The clinical need for alternatives to autologous vein and artery grafts for small-diameter vascular reconstruction have led researches to a tissue-engineering approach. Bioengineered vascular grafts provide a mechanically robust conduit for blood flow while implanted autologous cells remodel the construct to form a fully functional vessel . A typical tissue-engineering approach involves fabricating a vascular scaffold from natural or synthetic materials, seeding the lumen of a vessel with endothelial cells (EC) and the vessel wall with smooth muscle cells or fibroblasts to mimic the functional properties of a native vessel. The cell-seeded vascular scaffold is then preconditioned in vitro using a pulsatile bioreactor to mimic in vivo conditions to enhance vessel maturation before implantation (Fig. 1).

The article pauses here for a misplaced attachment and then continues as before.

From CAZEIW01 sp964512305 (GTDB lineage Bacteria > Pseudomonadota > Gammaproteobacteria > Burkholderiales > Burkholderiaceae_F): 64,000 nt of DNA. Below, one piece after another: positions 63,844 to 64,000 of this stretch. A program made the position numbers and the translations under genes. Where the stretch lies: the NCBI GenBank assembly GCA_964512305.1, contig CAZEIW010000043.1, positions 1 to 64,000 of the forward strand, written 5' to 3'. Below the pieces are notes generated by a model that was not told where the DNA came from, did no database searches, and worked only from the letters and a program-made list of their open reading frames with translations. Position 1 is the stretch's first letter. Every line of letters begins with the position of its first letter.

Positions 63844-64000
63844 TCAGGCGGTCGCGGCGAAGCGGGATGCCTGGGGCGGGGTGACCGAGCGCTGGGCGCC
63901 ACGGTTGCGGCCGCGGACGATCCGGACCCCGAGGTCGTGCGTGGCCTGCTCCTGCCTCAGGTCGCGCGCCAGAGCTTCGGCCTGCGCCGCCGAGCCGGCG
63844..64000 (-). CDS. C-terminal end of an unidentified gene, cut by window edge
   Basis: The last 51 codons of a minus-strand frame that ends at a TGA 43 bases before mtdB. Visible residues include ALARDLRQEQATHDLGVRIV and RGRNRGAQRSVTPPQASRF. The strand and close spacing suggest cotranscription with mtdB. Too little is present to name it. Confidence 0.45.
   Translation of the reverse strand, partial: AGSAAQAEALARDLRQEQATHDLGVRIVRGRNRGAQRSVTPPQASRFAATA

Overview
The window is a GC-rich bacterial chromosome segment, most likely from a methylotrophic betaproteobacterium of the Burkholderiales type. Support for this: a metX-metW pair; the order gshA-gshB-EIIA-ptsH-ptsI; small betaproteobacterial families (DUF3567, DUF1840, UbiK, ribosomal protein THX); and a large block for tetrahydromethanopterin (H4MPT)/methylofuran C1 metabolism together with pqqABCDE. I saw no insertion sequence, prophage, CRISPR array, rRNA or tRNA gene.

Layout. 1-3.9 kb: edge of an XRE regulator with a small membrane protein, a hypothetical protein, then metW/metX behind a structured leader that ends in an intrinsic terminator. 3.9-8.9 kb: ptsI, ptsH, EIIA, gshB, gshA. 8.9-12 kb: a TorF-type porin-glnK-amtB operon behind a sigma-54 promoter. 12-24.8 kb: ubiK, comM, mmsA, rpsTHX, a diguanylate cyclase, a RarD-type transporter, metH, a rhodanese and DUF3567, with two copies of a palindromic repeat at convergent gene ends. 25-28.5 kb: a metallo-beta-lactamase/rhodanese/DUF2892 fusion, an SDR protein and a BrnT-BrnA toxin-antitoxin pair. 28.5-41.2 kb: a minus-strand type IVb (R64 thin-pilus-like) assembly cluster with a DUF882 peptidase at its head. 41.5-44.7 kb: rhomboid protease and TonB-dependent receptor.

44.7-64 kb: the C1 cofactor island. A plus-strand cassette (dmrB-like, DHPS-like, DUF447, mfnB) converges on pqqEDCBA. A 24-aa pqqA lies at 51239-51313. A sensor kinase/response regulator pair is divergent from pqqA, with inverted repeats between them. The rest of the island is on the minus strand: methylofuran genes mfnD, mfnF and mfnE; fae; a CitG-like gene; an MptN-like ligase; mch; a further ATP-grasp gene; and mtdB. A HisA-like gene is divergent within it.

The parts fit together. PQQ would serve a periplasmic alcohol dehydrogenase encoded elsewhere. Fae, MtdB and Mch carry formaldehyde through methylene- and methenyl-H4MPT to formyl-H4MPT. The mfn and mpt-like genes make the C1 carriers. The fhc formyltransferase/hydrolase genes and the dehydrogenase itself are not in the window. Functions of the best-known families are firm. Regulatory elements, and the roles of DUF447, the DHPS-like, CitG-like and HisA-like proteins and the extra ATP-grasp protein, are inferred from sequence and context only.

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A Nondestructive Fiber-Based Imaging System to Assess Tissue-Engineered Vascular Grafts
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Whited, BM, Hofmann, MC, Lu, P, Rylander, CG, Soker, S, Wang, G, Xu, Y, & Rylander, MN. "A Nondestructive Fiber-Based Imaging System to Assess Tissue-Engineered Vascular Grafts." Proceedings of the ASME 2012 Summer Bioengineering Conference. ASME 2012 Summer Bioengineering Conference, Parts A and B. Fajardo, Puerto Rico, USA. June 20–23, 2012. pp. 493-494. ASME. https://doi.org/10.1115/SBC2012-80298
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